To the uninitiated, a Gulf Kid is an NRI brat who has spent their formative years in one of the many Middle Eastern countries, usually characterized by their annual trips to India, suitcases filled with Tang and Toblerone and most importantly their keen, almost haughty insistence on how their neighbourhood cafeteria makes the best shawarma/falafel and the Indian counterparts pale in comparison.
It’s a habit I have not been able to shake despite being in India the last 5 years, so if I get a delivery from a local falafel place, they invariably have big shoes to fill. In my head at least.
This is not the first time, I have sampled Falafels’ offerings. My first time, was after a long evening at NCPA a month or two back, and what we had was good enough to warrant a second try. So last weekend, we ordered in some of their fare to munch on while relentlessly changing channels at home. As one usually does.
This is what we got:
Cheesy Zaatar Pita
Zaatar is this zesty, savoury and nutty dry rub that if used in its authentic sense, can give life to khubz or pita in a mere spoonful. And it’s been years since I’ve got to have some, so I was really looking forward to it. Sadly, the use of it in this dish was so minimal, that I could barely taste it, and it was completely overpowered by the salty cheese generously sprinkled atop. And honestly, if I only wanted cheese on pita bread, I wouldn’t have to order it in. Quite a letdown.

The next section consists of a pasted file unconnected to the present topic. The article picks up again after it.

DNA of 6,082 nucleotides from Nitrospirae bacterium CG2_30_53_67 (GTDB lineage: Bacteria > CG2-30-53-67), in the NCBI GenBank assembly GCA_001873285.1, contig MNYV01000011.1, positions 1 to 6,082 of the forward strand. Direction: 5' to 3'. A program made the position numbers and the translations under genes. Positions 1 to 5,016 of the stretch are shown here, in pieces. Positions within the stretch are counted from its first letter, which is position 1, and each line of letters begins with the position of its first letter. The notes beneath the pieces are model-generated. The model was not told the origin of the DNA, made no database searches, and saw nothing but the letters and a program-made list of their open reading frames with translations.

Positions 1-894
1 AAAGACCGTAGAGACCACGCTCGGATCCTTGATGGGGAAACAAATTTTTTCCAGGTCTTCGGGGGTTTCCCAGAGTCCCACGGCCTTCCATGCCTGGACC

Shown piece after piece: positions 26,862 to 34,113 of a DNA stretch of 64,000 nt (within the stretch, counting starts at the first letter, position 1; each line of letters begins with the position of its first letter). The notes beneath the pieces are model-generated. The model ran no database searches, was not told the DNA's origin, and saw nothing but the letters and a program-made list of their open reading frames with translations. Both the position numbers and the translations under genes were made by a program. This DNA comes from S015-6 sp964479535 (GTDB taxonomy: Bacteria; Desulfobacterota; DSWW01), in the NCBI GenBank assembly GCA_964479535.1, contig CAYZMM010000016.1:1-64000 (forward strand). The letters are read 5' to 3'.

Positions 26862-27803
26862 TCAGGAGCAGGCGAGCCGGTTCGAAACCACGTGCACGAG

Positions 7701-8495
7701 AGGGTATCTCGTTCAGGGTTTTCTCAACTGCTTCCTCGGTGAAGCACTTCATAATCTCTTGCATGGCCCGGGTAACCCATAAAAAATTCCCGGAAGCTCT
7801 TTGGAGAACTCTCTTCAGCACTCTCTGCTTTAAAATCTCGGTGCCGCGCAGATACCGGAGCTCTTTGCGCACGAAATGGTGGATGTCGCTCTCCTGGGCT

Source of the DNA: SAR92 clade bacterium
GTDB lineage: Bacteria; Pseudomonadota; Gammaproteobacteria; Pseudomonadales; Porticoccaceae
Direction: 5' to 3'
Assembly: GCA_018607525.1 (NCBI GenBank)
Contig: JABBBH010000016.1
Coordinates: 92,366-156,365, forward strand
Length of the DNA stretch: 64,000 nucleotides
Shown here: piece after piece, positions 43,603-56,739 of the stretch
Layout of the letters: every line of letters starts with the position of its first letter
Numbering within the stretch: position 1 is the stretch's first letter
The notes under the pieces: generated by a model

Lebanese Caesar Salad with Zaatar Croutons
It is difficult to go wrong with a Caesar salad, to be honest. This was strictly average and the labneh was a nice touch. I did however request for the dressing on the side, but they were not able to do so since all their salads are premixed (resulting in instant sogginess). And again, the Zaatar croutons didn’t taste of Zaatar at all.
Original Falafel in a Wholewheat Pita
This was the only thing we had earlier tried, and thankfully true to expectation did not disappoint. The hummus is creamy, and the falafels are generous in number and crispy, and the pita is thick enough to take all the fillings without coming apart. Definitely the best dish we ordered, and by a large margin.
Note: Their falafels are served with this tiny, unassuming pack of schug sauce on the side. And the creamy orange colour may throw you off, but this sauce packs a punch. Two drops of it is unadulterated spice, so to anyone who thinks of spreading it on liberally, you have been warned.
To sum it up, I am still on my mini quest to find a place in Bombay with Zaatar laced dishes I can savour, but should a Gulf Kid (or anyone else), want a decent place with a pretty competent falafel, this may just live up to it.